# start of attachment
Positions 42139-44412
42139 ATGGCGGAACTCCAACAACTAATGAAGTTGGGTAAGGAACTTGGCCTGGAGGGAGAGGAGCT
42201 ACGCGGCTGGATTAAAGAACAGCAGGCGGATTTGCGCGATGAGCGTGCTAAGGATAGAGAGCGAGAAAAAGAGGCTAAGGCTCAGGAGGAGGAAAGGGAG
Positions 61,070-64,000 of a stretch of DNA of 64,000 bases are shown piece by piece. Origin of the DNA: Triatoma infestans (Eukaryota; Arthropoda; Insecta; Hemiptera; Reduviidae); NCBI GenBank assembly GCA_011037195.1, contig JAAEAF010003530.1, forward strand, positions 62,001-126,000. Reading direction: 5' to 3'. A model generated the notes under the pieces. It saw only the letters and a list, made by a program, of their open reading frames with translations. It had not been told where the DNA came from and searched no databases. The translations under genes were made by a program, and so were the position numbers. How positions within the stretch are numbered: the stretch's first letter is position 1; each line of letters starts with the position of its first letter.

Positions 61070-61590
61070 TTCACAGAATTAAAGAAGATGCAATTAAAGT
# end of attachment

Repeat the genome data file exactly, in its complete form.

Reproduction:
Positions 42139-44412
42139 ATGGCGGAACTCCAACAACTAATGAAGTTGGGTAAGGAACTTGGCCTGGAGGGAGAGGAGCT
42201 ACGCGGCTGGATTAAAGAACAGCAGGCGGATTTGCGCGATGAGCGTGCTAAGGATAGAGAGCGAGAAAAAGAGGCTAAGGCTCAGGAGGAGGAAAGGGAG
Positions 61,070-64,000 of a stretch of DNA of 64,000 bases are shown piece by piece. Origin of the DNA: Triatoma infestans (Eukaryota; Arthropoda; Insecta; Hemiptera; Reduviidae); NCBI GenBank assembly GCA_011037195.1, contig JAAEAF010003530.1, forward strand, positions 62,001-126,000. Reading direction: 5' to 3'. A model generated the notes under the pieces. It saw only the letters and a list, made by a program, of their open reading frames with translations. It had not been told where the DNA came from and searched no databases. The translations under genes were made by a program, and so were the position numbers. How positions within the stretch are numbered: the stretch's first letter is position 1; each line of letters starts with the position of its first letter.

Positions 61070-61590
61070 TTCACAGAATTAAAGAAGATGCAATTAAAGT